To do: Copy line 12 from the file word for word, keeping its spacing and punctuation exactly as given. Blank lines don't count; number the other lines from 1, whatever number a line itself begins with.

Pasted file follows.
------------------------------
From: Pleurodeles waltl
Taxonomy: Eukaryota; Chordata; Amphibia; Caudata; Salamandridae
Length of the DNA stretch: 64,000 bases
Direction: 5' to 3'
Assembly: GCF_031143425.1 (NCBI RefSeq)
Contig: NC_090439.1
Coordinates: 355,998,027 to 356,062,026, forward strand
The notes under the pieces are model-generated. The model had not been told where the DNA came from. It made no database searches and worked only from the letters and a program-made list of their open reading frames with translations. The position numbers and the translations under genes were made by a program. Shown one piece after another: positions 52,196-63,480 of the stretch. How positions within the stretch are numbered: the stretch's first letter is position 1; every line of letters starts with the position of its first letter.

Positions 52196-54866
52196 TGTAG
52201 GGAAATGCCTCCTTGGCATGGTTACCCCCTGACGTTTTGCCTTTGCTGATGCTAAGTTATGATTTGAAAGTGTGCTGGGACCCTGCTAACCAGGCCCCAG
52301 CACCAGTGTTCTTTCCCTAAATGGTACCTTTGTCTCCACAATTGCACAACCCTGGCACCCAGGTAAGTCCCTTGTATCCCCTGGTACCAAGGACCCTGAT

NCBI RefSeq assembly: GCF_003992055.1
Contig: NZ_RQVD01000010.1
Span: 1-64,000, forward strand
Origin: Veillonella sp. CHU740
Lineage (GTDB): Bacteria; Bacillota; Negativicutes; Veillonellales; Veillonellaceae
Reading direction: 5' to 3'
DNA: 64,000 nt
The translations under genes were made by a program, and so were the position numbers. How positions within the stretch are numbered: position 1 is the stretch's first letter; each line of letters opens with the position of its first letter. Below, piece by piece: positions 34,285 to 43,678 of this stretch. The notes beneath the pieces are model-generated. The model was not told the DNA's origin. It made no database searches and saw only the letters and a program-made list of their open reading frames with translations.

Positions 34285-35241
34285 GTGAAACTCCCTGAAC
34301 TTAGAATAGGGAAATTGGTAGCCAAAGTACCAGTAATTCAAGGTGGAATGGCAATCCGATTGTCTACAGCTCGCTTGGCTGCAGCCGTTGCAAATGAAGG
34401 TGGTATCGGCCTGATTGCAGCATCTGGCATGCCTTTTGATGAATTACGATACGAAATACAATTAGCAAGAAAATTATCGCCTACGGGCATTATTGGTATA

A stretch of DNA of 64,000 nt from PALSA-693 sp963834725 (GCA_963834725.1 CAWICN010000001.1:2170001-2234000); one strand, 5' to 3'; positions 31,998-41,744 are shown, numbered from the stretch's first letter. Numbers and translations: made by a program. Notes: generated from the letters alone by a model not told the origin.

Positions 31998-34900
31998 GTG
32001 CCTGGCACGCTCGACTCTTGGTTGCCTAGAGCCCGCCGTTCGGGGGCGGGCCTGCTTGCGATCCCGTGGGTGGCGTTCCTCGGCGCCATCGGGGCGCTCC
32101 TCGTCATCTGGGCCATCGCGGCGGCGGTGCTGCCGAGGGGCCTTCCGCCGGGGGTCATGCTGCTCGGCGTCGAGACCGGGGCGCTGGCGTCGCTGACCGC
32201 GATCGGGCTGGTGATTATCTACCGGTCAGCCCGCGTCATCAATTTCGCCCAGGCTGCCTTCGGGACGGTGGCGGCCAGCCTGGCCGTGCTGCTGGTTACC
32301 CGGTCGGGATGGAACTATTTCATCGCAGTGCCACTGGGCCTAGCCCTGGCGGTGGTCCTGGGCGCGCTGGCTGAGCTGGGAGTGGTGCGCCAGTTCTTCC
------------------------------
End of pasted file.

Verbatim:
52301 CACCAGTGTTCTTTCCCTAAATGGTACCTTTGTCTCCACAATTGCACAACCCTGGCACCCAGGTAAGTCCCTTGTATCCCCTGGTACCAAGGACCCTGAT